Jennifer McGregor’s Winners Wear Crowns is an intriguing character study that presents all the horror of that well-known stereotype, the pushy mother obsessed with her daughter’s success within the mother’s desired field. This production presents what looks like an American cliché – about success at beauty pageants – but what stands out is the subtlety of the writing and characterisation, with some people seeming to think that McGregor, Scottish, is actually American herself.
The character McGregor has created is Mississippi mother Patricia Harris Williams and she is not a monster, depicted monstrously, but someone we can recognise whilst having major issues with the choices, and justifications, she makes. Through the use of visible costume changes (rather interesting to watch), built in make-up scenes, and clear story-telling within the monologue, time passes, states change and Patricia’s beautiful baby Mandi grows up, with great triumphs, increasing disappointments and expected tensions.
The audience can pick out the clues to so much of what is really going on, things Pat does not appear to see, because of the quality of the writing, so that the problems inevitably brewing are obvious, but beautifully depicted without being spelt out. Pat’s relations with husband, daughter and mentor are clear, though even more about some of these people would be welcome. Her tight focus means it makes sense that we only gain glimpses of others, but it would be satisfying to see further developments for the piece that might allow fleshing out of the people in Pat’s life.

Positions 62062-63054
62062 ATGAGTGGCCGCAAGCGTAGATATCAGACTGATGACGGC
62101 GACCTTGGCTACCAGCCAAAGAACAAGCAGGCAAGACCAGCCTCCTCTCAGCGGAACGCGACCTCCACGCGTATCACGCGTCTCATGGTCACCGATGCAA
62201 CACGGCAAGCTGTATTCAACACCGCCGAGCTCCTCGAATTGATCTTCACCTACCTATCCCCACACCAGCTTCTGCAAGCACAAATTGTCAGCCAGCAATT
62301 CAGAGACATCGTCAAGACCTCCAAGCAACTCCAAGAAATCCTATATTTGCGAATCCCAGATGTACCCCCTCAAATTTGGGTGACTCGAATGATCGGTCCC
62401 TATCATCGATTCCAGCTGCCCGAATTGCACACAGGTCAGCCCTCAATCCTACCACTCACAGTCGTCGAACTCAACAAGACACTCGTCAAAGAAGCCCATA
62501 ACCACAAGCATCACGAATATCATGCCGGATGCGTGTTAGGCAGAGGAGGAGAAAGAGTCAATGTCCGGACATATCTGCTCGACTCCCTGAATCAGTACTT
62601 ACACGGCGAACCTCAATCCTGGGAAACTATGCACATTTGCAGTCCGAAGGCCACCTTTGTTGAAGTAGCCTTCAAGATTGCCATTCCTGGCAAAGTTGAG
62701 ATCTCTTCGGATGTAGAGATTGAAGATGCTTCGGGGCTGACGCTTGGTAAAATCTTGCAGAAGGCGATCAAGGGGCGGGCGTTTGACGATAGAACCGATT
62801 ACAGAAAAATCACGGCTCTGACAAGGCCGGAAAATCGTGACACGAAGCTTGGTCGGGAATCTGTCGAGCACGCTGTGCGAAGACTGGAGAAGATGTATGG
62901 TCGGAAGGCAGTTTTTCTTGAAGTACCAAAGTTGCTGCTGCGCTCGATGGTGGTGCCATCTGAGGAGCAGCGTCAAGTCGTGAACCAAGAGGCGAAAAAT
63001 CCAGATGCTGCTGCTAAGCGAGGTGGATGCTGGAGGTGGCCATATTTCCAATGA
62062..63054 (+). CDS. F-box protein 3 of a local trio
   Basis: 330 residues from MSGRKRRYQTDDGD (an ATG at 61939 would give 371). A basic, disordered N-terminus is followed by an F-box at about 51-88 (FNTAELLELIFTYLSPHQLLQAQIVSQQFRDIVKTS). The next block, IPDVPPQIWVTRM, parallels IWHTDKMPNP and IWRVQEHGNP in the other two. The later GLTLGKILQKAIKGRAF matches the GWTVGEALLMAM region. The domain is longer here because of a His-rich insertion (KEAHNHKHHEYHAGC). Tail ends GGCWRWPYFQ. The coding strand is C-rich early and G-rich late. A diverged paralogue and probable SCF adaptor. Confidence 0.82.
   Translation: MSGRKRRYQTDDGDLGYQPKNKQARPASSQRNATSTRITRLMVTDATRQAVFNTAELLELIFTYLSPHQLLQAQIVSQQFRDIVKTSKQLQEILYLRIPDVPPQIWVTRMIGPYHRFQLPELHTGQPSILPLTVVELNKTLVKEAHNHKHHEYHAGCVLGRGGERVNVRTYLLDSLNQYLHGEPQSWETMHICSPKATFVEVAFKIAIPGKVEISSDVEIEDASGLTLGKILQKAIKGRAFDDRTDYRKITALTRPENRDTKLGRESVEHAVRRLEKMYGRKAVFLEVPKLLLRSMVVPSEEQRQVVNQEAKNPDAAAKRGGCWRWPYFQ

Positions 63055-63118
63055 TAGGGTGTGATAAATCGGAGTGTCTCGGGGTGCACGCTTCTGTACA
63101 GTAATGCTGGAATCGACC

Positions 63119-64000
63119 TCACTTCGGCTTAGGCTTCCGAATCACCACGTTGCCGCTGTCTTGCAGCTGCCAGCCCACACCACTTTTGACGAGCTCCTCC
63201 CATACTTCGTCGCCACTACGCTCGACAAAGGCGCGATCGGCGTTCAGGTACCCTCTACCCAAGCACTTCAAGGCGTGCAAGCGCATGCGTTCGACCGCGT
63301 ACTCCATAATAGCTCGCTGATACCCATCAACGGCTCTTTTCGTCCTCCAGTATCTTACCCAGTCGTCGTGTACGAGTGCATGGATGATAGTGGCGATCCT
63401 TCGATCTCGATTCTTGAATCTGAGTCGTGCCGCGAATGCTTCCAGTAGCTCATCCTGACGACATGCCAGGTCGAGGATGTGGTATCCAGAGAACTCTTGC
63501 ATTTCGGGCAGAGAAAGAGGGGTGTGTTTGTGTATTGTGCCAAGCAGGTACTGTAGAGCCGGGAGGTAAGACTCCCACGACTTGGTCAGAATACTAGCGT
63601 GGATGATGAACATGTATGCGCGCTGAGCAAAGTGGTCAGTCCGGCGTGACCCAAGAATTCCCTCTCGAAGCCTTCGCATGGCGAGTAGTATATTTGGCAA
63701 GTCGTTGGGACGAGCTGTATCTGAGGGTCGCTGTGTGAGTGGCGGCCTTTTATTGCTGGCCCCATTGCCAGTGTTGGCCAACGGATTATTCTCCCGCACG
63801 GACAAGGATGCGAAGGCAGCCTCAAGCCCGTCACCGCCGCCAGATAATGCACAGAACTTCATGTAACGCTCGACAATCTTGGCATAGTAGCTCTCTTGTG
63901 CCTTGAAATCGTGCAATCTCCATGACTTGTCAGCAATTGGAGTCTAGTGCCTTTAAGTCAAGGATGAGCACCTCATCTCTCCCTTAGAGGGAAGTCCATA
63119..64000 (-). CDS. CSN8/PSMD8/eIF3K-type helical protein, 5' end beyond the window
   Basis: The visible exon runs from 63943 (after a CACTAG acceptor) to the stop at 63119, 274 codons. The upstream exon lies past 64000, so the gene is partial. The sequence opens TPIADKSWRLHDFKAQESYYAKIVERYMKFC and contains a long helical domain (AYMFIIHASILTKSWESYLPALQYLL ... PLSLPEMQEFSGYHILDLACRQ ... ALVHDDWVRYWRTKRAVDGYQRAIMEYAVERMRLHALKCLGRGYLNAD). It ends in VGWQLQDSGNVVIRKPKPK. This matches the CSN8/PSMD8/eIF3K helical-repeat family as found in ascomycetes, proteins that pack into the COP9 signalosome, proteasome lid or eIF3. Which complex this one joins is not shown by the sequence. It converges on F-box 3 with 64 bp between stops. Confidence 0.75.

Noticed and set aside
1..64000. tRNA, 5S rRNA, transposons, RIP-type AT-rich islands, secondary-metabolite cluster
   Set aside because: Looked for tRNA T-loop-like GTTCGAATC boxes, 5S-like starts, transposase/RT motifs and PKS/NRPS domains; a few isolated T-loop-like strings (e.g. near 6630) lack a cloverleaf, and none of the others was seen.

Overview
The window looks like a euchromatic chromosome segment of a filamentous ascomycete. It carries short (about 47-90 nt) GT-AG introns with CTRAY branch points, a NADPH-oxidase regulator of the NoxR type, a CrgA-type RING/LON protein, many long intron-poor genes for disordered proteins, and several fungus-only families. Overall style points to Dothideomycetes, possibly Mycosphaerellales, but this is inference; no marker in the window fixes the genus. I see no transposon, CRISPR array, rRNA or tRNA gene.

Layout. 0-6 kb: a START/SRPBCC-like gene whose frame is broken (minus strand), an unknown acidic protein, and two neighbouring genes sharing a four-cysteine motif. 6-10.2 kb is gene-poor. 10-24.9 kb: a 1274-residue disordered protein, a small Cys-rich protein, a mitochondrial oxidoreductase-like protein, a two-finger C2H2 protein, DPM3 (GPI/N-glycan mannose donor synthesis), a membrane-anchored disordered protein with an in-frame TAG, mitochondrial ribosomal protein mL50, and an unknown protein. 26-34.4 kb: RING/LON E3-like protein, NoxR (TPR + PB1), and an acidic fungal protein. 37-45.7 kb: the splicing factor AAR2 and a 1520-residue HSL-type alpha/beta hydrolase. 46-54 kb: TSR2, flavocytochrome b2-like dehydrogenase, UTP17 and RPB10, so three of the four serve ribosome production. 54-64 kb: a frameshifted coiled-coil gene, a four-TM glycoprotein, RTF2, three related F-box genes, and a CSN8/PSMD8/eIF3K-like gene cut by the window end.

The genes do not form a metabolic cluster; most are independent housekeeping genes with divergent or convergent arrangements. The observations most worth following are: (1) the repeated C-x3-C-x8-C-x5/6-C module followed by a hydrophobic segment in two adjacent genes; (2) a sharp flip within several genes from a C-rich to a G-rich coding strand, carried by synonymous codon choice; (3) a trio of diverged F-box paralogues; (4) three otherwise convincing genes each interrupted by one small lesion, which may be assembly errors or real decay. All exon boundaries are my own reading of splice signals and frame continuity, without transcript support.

We do, though, see Pat’s preoccupations, her wishes and feelings for her daughter and her expectations of return, and her inability to look past her blinkered hopes. McGregor, as writer, director and actor, shows a flair for irony, subtle provocation, detailed observation and wry wit. There are some strong poignant moments, as well as fine comedy, though there could be a little more emotion embodied towards the end of the piece, but the subtle creation of Patricia may well deliberately set a distance between character and audience.
Winners Wear Crowns does, however, raise a question about where McGregor wants to take us. We, as an audience, gain a fine look into a very specific world and are able to judge a character delicately drawn. However, the picture seems somewhat removed, as if overly protected behind glass. There may be an occasional reflection of oneself or another in the casing but connection is somewhat hindered. This does not mean the piece cannot be developed, rather that it should be. It is also perfectly possible that you might be someone who likes such a presentation – a fly caught in amber – in which case, add another star to this rating!
Winners Wear Crowns shows great promise in the writing, with some detailed direction, and it is presented well – this reviewer just wants more because there is a sense that more from McGregor is very possible.
16 – 28 August (not Mondays), 17:15 (18:00) @ Leith on the Fringe @ Out of the Blue Drill Hall